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In computer vision, the Marr–Hildreth algorithm is a method of detecting edges in digital images, that is, continuous curves where there are strong and rapid variations in image brightness. The Marr–Hildreth edge detection method is simple and operates by convolving the image with the Laplacian of the Gaussian function, or, as a fast approximation by difference of Gaussians. Then, zero crossings are detected in the filtered result to obtain the edges. The Laplacian-of-Gaussian image operator is sometimes also referred to as the Mexican hat wavelet due to its visual shape when turned upside-down. David Marr and Ellen C. Hildreth are two of the inventors.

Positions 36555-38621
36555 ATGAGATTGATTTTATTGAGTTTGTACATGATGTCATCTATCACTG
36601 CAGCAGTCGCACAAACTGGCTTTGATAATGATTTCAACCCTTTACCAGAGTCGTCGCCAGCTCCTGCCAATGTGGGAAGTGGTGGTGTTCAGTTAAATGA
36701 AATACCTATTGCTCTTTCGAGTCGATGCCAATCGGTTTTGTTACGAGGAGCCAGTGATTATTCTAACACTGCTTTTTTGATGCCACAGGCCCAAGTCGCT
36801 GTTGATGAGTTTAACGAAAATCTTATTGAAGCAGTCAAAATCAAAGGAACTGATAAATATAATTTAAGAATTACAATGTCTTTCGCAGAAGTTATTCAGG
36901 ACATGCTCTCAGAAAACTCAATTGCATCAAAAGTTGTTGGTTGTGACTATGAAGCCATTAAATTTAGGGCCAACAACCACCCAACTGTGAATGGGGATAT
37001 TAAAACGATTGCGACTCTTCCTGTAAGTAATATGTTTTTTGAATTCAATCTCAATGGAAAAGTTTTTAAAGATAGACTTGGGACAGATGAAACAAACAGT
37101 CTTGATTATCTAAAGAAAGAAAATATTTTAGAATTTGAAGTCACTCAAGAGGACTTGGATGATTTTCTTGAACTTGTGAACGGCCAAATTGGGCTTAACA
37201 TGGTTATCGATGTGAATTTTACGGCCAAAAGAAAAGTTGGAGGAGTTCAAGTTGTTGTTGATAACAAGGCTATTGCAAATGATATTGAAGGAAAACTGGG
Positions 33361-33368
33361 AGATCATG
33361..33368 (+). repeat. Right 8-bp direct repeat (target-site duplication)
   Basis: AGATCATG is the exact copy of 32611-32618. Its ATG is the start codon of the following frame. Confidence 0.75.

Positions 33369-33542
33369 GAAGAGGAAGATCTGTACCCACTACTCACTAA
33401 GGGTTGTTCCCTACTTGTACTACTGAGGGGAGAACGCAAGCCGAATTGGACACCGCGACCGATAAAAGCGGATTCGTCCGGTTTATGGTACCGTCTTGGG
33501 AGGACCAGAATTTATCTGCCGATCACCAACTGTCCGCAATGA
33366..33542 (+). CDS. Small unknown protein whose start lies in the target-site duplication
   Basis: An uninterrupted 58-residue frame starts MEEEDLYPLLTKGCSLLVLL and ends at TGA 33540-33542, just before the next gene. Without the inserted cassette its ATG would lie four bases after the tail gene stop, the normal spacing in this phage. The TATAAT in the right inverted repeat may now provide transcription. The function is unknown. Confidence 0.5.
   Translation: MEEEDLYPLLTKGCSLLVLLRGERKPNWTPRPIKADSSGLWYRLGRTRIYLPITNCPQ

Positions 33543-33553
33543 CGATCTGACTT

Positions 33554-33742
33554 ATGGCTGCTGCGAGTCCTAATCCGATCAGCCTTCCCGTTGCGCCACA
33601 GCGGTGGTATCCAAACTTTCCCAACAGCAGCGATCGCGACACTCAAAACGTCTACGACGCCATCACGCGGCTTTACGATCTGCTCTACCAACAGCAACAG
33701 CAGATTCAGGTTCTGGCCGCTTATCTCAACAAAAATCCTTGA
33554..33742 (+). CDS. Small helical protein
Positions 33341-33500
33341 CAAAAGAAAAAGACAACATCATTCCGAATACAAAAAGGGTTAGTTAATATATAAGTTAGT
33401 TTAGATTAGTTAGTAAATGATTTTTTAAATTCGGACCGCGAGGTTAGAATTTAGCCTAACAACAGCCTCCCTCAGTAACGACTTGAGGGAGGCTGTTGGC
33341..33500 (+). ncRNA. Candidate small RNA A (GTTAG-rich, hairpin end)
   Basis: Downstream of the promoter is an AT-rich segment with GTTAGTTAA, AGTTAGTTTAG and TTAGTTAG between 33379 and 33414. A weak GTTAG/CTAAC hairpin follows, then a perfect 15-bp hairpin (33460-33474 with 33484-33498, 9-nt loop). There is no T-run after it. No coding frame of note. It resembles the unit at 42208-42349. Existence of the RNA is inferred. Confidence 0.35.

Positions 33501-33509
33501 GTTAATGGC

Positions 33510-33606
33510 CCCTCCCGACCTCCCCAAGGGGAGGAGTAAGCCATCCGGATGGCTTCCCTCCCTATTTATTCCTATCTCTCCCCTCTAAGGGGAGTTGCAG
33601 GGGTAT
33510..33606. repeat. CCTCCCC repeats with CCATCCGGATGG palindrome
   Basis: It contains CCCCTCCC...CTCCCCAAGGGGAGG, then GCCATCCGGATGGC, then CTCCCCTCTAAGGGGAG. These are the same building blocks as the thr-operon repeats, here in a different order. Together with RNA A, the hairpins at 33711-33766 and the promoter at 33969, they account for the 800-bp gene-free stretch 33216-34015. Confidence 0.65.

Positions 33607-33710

The Marr–Hildreth operator, however, suffers from two main limitations. It generates responses that do not correspond to edges, so-called "false edges", and the localization error may be severe at curved edges. Today, there are much better edge detection methods, such as the Canny edge detector based on the search for local directional maxima in the gradient magnitude, or the differential approach based on the search for zero crossings of the differential expression that corresponds to the second-order derivative in the gradient direction (Both of these operations preceded by a Gaussian smoothing step.) For more details, see the article on Edge detection.